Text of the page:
In 1954, the provincial government, through the Department of Welfare, began to provide financial assistance to families prepared to resettle. Initially, the government covered the actual expense of moving. This was later replaced by a payment to each family, starting at a maximum of $150 and eventually increasing to $600. Every household in a community had to agree to relocate before the money was paid. Between 1954 and 1965 110 communities were abandoned, with a population of about 7,500.


A new federal-provincial resettlement programme was introduced in 1965, administered by the Department of Fisheries. So long as 90 percent (later 80 percent) of a community’s households agreed to move to a designated growth centre, each household was eligible for a grant of $1,000 plus $200 for each dependent. In addition, the programme paid moving costs, and up to $3,000 for a serviced building lot. There was a second federal-provincial agreement in 1970, with responsibility being shared by the federal Department of Regional Economic Expansion (DREE) and the provincial Department of Community and Social Development.

Between 1965 and 1975 some 148 communities were abandoned, involving the relocation of an additional 20,000 people. The main areas affected were the islands of Placentia Bay, Bonavista Bay and Notre Dame Bay, as well as communities on the southwest coast. Receiving areas included Burgeo, Harbour Breton, the base of the Burin Peninsula and the Placentia area. In Labrador, resettlement was less concentrated, most of the movement occurring in communities on the southeast coast, under an amendment to the programme which allowed individual households to resettle provided certain conditions were met. Most who resettled within the region moved to Mary’s Harbour and Cartwright.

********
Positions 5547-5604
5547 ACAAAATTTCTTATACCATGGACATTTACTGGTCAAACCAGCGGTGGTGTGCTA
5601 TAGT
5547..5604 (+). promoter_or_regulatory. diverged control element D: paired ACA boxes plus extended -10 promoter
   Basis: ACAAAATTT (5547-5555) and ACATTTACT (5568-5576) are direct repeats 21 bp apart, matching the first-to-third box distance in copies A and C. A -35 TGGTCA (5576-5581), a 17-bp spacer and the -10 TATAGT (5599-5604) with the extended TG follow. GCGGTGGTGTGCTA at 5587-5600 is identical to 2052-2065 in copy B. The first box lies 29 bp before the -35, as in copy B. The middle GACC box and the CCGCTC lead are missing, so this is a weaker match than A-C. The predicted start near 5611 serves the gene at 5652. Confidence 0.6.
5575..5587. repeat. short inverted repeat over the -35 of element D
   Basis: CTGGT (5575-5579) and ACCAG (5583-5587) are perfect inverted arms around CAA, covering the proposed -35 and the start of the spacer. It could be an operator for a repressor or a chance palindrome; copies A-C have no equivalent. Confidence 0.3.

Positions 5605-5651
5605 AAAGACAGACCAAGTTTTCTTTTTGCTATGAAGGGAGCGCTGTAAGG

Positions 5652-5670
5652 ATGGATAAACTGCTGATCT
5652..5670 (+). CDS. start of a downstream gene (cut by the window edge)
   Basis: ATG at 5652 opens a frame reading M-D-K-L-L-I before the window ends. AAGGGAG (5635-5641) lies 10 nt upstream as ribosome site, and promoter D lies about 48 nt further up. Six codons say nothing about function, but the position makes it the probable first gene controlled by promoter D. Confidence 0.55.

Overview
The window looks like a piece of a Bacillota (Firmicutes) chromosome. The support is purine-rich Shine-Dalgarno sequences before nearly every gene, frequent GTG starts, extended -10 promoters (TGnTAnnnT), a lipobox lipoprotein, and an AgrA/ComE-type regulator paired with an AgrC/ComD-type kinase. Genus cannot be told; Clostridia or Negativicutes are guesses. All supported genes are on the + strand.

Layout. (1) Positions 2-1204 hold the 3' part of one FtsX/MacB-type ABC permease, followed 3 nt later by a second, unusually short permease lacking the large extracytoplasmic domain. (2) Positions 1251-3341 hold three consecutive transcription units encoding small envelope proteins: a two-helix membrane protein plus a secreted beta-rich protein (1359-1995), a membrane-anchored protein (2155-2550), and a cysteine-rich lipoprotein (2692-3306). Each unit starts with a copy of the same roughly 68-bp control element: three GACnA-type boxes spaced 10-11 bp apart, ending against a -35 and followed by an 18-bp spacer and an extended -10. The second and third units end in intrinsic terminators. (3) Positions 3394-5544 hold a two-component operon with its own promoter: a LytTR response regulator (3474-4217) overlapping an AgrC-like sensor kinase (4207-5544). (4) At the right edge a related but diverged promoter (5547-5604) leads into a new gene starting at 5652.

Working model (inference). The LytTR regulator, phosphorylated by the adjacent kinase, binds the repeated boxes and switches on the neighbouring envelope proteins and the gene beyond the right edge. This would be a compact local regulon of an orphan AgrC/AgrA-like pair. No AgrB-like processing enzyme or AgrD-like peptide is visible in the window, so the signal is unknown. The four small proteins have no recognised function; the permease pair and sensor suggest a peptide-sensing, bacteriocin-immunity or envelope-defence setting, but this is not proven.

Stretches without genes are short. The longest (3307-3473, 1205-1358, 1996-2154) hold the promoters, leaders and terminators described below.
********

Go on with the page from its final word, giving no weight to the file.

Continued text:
Active government involvement ended in the 1970s as the programme became increasingly unpopular. There was a lack of jobs in the receiving areas, promised industrial developments did not occur, and many of those who moved felt that they had been forced to leave their homes – if not by direct government pressure, then by that of others in the community. Moreover, the government had let it be known that services would be discontinued if the population of a community dropped below a certain level. Nevertheless, studies have shown that most – but by no means all – resettled families were satisfied with the move, citing such factors as better educational opportunities.

Overall, some 307 communities were abandoned between 1946 and 1975, and over 28,000 people relocated. Captured in film, poetry, visual art and music, the response to resettlement was an important political thread in the province’s cultural renaissance in the 1970s. The programme had a profound impact on the lives of those affected, and continues to resonate in the culture and collective psyche of the province today.


The images provide a fascinating reflection of resettlement more than three decades later. This virtual exhibit contains photographs collected primarily from people who moved under the program, allowing us to see resettlement through their eyes.

Since it would have been an overwhelming task to collect and present images for all communities abandoned during resettlement, we have selected twelve – Battle Harbour, British Harbour, Colinet Island, Deer Harbour, Exploits, Fair Islands, Hooping Harbour, Ireland’s Eye, Merasheen, Point Rosie and Sop’s Island – to provide what we hope is a representative sample. We have also provided images of two communities that received new residents under resettlement, Arnold’s Cove and Salvage.

(Much of the above has been based on the article on resettlement in the Encyclopedia of Newfoundland and Labrador, Vol. IV: 588-590.)

Maritime History Archive, ©2004


Learn More? Click here or Watch “The Move” to see Resettlement in action.